Spending time traveling can be a frustrating exercise in trying to find Wi-Fi. So much modern work often requires an internet connection, and while it’s possible to tether smartphones to PCs to help bridge the connectivity gap, that’s a clunky solution unless you have all Apple gear.
Microsoft is aiming to help with that by supporting the installation of non-removable programmable SIM cards and data radios in PCs and Windows tablets. In the company’s vision, users will then be able to purchase cellular data for those cards through the Windows Store. The announcement was made today at the company’s WinHEC conference for device manufacturers in Shenzhen, China.
By enabling the new form of internet access, Microsoft could give users an easy way to get online right from their computer, and encourage manufacturers to build cellular-capable devices. Users would also get settings to help them better manage the use of data plans, so it’s easier for them to control how much data apps can suck up.
But there’s a wrinkle in that plan: Cellular carriers will have to get on board with selling plans through the Windows Store, which will likely be a tougher sell. For example, Apple offers a programmable SIM card for some iPad models, which is supposed to let users select data plans for their tablets on the go. But very few carriers support it, requiring the use of their own SIM cards instead.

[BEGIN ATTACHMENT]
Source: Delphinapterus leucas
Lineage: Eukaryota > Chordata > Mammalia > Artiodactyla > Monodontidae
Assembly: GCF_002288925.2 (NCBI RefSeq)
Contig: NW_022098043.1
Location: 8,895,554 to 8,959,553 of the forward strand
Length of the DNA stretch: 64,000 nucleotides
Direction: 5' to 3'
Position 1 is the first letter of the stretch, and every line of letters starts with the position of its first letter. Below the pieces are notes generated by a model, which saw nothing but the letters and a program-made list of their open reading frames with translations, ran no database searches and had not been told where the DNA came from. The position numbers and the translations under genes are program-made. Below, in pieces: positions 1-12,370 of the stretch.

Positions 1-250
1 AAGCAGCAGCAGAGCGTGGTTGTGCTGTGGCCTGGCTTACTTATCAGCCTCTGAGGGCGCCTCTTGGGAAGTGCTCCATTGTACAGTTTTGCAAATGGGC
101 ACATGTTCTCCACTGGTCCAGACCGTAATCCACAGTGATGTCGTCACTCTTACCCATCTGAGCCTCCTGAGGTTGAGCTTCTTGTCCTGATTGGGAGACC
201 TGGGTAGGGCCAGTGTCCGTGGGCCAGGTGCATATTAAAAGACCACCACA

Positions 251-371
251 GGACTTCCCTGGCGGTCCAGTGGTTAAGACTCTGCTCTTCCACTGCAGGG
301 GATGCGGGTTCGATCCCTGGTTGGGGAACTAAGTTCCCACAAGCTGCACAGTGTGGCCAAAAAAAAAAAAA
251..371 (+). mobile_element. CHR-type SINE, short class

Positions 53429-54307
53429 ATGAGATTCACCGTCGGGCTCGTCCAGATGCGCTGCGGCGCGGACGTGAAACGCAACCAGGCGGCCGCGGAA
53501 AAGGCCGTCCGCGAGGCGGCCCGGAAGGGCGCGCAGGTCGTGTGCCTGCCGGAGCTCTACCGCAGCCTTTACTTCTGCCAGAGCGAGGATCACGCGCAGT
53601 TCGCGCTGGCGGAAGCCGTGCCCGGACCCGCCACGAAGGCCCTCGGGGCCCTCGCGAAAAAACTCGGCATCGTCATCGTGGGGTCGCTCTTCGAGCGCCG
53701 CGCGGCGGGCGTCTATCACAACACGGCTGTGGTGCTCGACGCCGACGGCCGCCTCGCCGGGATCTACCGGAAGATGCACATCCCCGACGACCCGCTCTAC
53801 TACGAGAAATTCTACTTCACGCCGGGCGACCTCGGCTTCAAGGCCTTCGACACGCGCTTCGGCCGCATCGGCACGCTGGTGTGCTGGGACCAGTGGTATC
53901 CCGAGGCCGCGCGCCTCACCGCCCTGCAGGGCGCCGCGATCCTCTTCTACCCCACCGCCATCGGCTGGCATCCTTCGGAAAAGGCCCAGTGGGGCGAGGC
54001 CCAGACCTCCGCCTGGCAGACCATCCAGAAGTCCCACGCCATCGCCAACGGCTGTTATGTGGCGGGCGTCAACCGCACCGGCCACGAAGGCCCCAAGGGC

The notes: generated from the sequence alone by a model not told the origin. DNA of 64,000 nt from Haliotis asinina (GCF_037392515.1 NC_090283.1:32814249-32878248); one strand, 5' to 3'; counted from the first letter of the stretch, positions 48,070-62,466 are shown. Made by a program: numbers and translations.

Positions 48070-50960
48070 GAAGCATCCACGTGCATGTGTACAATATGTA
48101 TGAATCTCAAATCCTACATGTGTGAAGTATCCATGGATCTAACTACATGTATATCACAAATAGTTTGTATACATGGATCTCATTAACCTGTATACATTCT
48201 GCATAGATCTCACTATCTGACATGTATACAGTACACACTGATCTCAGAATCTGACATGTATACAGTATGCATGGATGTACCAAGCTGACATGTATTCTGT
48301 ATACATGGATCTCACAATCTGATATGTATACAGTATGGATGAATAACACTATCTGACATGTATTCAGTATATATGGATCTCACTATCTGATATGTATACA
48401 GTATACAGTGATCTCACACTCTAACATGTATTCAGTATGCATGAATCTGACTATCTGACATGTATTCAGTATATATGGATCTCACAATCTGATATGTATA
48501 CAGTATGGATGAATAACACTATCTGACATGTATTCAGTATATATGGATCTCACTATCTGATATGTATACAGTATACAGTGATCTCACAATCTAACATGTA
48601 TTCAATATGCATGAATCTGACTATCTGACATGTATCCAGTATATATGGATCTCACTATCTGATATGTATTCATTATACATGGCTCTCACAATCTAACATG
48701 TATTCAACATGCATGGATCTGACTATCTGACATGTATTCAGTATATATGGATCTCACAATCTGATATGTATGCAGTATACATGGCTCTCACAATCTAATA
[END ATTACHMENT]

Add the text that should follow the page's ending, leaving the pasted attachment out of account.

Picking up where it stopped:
Even though it’s possible for people in the U.S. to pick between T-Mobile, Sprint, and AT&T when they set up cellular service with an Apple SIM, that initial choice could end up restricting them in the future. For example, if users pick AT&T as their carrier, the SIM is locked to only work with AT&T.
If Microsoft adopted a similar model to Apple’s, that could put users in a bind. With a cellular-enabled iPad, users can usually just replace their SIM to switch carriers, but Microsoft is talking about enabling devices with integrated, non-removable cards. If users’ integrated SIMs get locked to a particular carrier, they could be left in the lurch if they move to a region where that carrier has poor coverage.
Furthermore, the Apple SIM hasn’t made its way to the iPhone yet, even though Apple has provided it in the iPad for the two years. If Apple can’t pull off a move to on-demand-carrier SIMs, can Microsoft do it with the help of manufacturing partners?
We’ll have to wait for the products to come to market before we find out.